Judges must not allow jury members who are not going to follow their oath
Fairfax county criminal attorney/ Virginia DWI lawyer - highly rated & fighting since 1991
Fairfax criminal lawyer pursuing your best defense in jury trials & bench trials
Jurors in criminal and civil trials are obligated to follow their oath, which includes being fair and impartial, and not favoring one witness over another on the basis of the witness’s profession nor personal connection to the juror.
Amazingly and very sadly, Larry Jermaine Bell’s trial judge in Halifax County, Virginia, Circuit Court disregarded that oath, by allowing on Bell’s jury the cousin of the case agent in the cocaine prosecution against Bell. Bell’s lawyer’s motion to strike this juror for cause was denied by the judge, requiring Bell to use one of his limited and precious peremptory strikes to remove this potential juror from deciding Bell’s case. Bell v. Virginia, Virginia Court of Appeals Record No. 1765-16-2 (unpublished, Aug. 8, 2017).
The prosecutor’s and trial judge’s efforts to rehabilitate Juror E.L. — who was the first cousin of the father of case agent and police officer Thomas Lewis — were of no sufficiency after the below-quoted prior answers by E.L. that showed how much he was biased for officer Lewis:
“COURT: Okay, would the fact that you know [police officer] Tom Lewis, impair your ability to give both the Commonwealth and the defense a fair and impartial trial today?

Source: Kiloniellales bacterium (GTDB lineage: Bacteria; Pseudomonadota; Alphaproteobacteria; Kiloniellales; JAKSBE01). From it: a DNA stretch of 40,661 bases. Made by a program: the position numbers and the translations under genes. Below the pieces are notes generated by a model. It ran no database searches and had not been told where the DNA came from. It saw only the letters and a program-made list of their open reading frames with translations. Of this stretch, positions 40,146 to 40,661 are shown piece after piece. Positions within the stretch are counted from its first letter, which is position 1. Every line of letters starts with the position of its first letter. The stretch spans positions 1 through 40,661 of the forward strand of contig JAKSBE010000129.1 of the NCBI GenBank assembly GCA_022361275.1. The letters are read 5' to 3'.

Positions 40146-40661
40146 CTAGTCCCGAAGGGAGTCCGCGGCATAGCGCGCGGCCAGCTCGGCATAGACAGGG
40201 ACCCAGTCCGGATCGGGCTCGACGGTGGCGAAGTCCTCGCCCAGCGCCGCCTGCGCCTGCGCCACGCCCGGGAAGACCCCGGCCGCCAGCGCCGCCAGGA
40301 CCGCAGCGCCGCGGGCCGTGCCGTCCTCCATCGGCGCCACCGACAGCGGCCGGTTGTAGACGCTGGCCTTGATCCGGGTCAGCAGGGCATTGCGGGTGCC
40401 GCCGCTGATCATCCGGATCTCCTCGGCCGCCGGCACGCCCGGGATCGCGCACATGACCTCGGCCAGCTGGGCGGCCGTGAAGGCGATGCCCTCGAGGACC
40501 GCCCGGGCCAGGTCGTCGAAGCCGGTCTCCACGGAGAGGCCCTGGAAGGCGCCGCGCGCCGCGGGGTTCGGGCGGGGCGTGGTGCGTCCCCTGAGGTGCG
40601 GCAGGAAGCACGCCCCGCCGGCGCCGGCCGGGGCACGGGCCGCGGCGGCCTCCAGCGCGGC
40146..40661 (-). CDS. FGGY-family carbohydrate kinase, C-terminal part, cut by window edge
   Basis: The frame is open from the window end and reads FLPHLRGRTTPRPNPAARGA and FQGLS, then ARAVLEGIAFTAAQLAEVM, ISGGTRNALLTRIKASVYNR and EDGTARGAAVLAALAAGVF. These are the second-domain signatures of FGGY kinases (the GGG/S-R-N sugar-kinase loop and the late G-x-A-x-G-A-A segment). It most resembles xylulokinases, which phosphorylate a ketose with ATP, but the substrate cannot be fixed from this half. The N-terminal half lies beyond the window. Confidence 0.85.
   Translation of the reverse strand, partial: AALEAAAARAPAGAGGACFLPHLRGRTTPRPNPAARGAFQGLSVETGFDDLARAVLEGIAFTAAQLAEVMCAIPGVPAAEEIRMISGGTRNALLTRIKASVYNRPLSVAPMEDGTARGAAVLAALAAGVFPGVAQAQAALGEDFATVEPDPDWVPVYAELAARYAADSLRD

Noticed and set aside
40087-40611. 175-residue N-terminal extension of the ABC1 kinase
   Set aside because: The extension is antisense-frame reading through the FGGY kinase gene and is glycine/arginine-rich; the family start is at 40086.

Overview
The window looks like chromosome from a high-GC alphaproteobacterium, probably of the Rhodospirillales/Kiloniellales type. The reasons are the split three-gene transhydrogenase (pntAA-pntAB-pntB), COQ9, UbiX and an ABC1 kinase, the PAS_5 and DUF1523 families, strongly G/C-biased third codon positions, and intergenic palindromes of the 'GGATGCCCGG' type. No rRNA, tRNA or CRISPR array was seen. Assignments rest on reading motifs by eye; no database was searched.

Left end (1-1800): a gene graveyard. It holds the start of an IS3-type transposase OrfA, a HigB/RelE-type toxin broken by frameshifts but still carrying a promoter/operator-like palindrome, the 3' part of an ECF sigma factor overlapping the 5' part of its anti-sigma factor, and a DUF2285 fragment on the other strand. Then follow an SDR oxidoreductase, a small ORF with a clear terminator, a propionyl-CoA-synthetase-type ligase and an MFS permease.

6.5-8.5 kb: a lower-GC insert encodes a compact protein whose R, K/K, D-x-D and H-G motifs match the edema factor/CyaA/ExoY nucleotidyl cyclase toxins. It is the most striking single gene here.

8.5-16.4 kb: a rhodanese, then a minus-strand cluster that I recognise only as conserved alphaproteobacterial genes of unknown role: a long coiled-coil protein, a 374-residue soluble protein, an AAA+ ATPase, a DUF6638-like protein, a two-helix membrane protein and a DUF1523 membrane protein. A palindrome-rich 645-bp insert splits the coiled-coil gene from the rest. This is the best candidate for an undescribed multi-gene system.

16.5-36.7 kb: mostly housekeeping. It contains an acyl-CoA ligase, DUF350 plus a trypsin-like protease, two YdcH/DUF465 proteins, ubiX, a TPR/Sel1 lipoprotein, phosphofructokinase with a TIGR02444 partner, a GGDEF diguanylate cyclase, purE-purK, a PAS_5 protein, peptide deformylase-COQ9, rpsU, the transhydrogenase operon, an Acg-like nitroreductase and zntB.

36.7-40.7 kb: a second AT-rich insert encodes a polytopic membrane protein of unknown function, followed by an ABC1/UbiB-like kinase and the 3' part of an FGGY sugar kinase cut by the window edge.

“[JUROR E.L.]: I don’t think so, but he is kin [emphasis added]”…[Prosecutor]: “Do you feel like your relationship with [Officer Lewis’s] father would affect your ability to be fair and impartial in the case today? [JUROR E.L.]: “I think so [emphasis added]”… [Prosecutor]: “And not give any undue weight to Tom’s testimony just because of him being family?
“[JUROR E.L.]: Well, I would rather not be here [emphasis added].” [Bell’s Attorney]: “Let’s say that [Officer Lewis’s] testimony is in direct conflict with some other person in a case, let’s say it’s a traffic case and he says the light is green and somebody else says the light is red, are you more likely to believe him over someone else?
“[JUROR E.L.]: Probably [emphasis added]”…[Prosecutor]: “By knowing a law enforcement officer, I would ask you . . . do you feel like that is something that you can set aside that you could weigh his testimony fairly with the others or do you feel like you’re going to give his testimony greater weight?…
“[JUROR E.L.]: I mean, if it’s just word against word, I’m probably going with Tom, law enforcement. If you’ve got evidence, then the evidence speaks for itself.”
Praised be the Virginia Court of Appeals for reversing Bell’s conviction due to the judge’s refusal to strike E.L. for cause. Further thanks to the appellate court for rejecting the prosecutor’s appellate argument that the error was harmless “because Officer Lewis’s credibility was not at issue.” Among the reasons that Bell finds this not to be harmless error is that: “’It is prejudicial error for the trial court to force a defendant to use the peremptory strikes afforded him by Code § [19.2-262] to exclude a venireman who is not free from exception.’” Bell.